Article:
Well… Here we go again.
Remember, last June? It was only three months ago that I put an offer on a home in Northampton, Massachusetts. I’m spelling it out for those who don’t know what MA means.
Well, I walked away from that one because I wasn’t happy with the home inspection. I guess I can say it now. The house is under contract, and I’m sure the new owner(s) have a different pain threshold than do I.
And, yes, we are going to get into gloppy paint on trim sitch, very shortly.
However, what happened is that after I left Northampton, I began looking for another house. And, well. There was absolutely nothing.
It was like trying to squeeze toothpaste out of a tube that you should’ve thrown away a week ago. Right?
But then I began thinking that maybe Northampton, as lovely as it was last May and June, just wasn’t where I am meant to be. Besides, there is a very good chance that my son might not stay there.
So, why not stay in New York?
I could, of course.
However, remember when we were discussing my dream house?
And, then there was my Parisian dream apartment.
Well, I realized that my dream house can’t be too large. And, it’s not going to be in Westchester County. It could be in New York City. But, I don’t want to move back there. I love New York City. I lived there for 13 years. It’s intense, and it’s even further from my son.
That’s when I began thinking about Boston.
I’ve visited Boston dozens of times as my son lived there for ten years. And, I had gone there a few times before he went to college. Every time, I loved being there.
The architecture is not to be believed in some areas.
Still, can I afford a place in such a big, expensive city? I really need two bedrooms. I looked at some listings and then spoke with my fantastic financial advisor, Gene Lonergan. He gave me a very enthusiastic, YES!!! And, his advice was to buy, not rent, at this time.
So, I kept looking and looking. In fact, I’ve been looking so much; I’ve learned a tremendous amount. And, a lot of that is from you fabulous Bostonians out there. And, I mean that. I’ve never had so many people reach out to me either in comments or in emails to share their knowledge, sources, and support.
A few of you recommend realtors, and I contacted one of them (more about her, in a sec) the day after I decided to come here, which was only Thursday night of last week!
On Sunday, the realtor showed me four beautiful, old condo apartments. I’m not going to say what part of the city they are located in.
And, that’s all I’m going to say at this point. But, I did put in an offer on one of them today (September 28th, 2020)! And, no. I’m not going to tell you which one. However, you guys know what’s on my wish list.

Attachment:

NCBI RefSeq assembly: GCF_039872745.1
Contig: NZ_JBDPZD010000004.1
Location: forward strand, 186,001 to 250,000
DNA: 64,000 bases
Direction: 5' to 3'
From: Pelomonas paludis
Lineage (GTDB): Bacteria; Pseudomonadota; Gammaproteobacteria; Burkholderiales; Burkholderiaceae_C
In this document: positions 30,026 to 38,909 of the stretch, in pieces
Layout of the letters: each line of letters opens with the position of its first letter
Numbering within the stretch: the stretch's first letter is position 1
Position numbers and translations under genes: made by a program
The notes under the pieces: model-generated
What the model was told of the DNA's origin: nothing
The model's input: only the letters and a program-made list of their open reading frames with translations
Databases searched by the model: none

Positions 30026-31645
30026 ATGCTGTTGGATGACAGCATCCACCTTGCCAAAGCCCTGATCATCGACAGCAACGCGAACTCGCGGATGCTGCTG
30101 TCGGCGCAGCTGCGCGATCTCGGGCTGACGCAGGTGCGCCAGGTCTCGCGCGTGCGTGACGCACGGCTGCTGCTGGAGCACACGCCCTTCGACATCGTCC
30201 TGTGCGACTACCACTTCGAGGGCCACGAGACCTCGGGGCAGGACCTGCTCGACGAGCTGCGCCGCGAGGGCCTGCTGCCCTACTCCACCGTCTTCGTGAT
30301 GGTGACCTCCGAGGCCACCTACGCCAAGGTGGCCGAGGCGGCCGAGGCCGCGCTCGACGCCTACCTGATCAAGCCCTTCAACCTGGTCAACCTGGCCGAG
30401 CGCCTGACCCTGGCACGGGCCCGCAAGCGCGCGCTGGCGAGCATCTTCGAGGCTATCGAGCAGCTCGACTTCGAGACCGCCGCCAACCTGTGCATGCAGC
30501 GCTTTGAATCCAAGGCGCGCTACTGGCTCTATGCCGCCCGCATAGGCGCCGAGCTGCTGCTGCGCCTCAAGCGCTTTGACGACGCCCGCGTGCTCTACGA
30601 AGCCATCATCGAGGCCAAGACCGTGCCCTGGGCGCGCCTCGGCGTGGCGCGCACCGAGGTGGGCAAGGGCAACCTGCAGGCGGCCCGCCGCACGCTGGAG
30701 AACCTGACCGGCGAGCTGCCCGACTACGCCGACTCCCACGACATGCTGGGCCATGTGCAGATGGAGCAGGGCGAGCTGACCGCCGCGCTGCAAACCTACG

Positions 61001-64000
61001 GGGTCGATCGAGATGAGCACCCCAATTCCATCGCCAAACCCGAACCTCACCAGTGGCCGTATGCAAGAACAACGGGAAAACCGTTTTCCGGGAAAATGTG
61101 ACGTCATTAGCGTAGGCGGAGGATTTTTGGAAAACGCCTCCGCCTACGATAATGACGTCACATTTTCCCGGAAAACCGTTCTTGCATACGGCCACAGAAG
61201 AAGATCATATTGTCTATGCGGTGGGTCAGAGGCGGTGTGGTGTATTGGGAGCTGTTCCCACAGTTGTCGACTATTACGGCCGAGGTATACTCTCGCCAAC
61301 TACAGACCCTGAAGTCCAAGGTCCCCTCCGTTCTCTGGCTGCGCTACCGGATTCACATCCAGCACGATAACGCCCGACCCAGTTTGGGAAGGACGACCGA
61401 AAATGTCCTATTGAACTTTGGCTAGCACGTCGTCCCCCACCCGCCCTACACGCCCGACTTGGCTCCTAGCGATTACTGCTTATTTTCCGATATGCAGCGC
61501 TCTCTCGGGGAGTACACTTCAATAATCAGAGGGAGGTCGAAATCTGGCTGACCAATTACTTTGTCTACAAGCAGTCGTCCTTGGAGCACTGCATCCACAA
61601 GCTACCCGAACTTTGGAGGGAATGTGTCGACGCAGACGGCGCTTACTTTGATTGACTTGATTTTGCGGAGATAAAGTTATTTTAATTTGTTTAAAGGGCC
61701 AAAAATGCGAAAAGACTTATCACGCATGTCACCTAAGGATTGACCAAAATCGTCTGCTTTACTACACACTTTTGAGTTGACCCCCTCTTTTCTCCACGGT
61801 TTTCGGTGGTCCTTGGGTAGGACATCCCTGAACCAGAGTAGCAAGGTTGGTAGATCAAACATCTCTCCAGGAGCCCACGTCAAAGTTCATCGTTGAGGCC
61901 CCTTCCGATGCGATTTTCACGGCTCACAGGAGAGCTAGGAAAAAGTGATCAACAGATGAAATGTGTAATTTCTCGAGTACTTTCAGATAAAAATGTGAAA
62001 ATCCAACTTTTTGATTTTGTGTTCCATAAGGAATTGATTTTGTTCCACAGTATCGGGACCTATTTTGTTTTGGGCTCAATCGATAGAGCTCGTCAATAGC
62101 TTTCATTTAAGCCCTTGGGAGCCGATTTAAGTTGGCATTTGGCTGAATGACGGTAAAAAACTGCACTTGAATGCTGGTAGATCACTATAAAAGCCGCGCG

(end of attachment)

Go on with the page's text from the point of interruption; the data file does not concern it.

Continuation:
Sorry to be a bit of a hardarse; however, PLEASE DO NOT TRY TO GUESS HERE IN THE COMMENTS.
One common issue with old homes is gloppy trim with caked-on layer upon layer of paint.
And, not just paint. Nosirreeeee. That wouldn’t be so bad. It’s just that there’s no doubt that underneath all of the gloppy painted trim lies numerous layers of paint made with the dreaded LEAD.
The problem is that the stuff, if inhaled, is bloody lethal. And removing the layers of paint is not an easy task. But, the one thing you don’t want to do is sand it off, making copious amounts of lead-infused dust.
If you aren’t sure what I mean by “gloppy paint,” I went in search of some on the internet. And, then, I looked all around me in my Back Bay airbnb. I grabbed my phone and easily found some excellent examples of a bad paint job.
Drips are horrible.
Gloppy trim includes areas where the design loses its crispness. But, sometimes, there are pieces of crud in the paint, as well as drips. It’s just a sloppy, gloppy paint mess.
Incredible detail on this exquisite original door casing from this 19th century Boston home. Please notice that the detail is beginning to fade and there is a lot of gloppy paint, bumps, and drips.
And, then, ten years later, someone comes in and paints over that; it’s a crying shame, is what it is.
I do understand that sanding lead paint can be dangerous. It needs to be taken care of by a professional. If sanding lead paint, it must be wet-sanded.
Above is a photo I took seven years ago, the last time I stayed in Back Bay! Here, you can see trim that is not over-painted.
So what are you supposed to do with this gloppy painted trim?
Well, yes, you can remove the trim and either have no trim, or replace it with new trim.
There’s just one big problem with that idea.
They don’t make trim as they made it 150 years ago. It should be illegal to remove the exquisite original trim.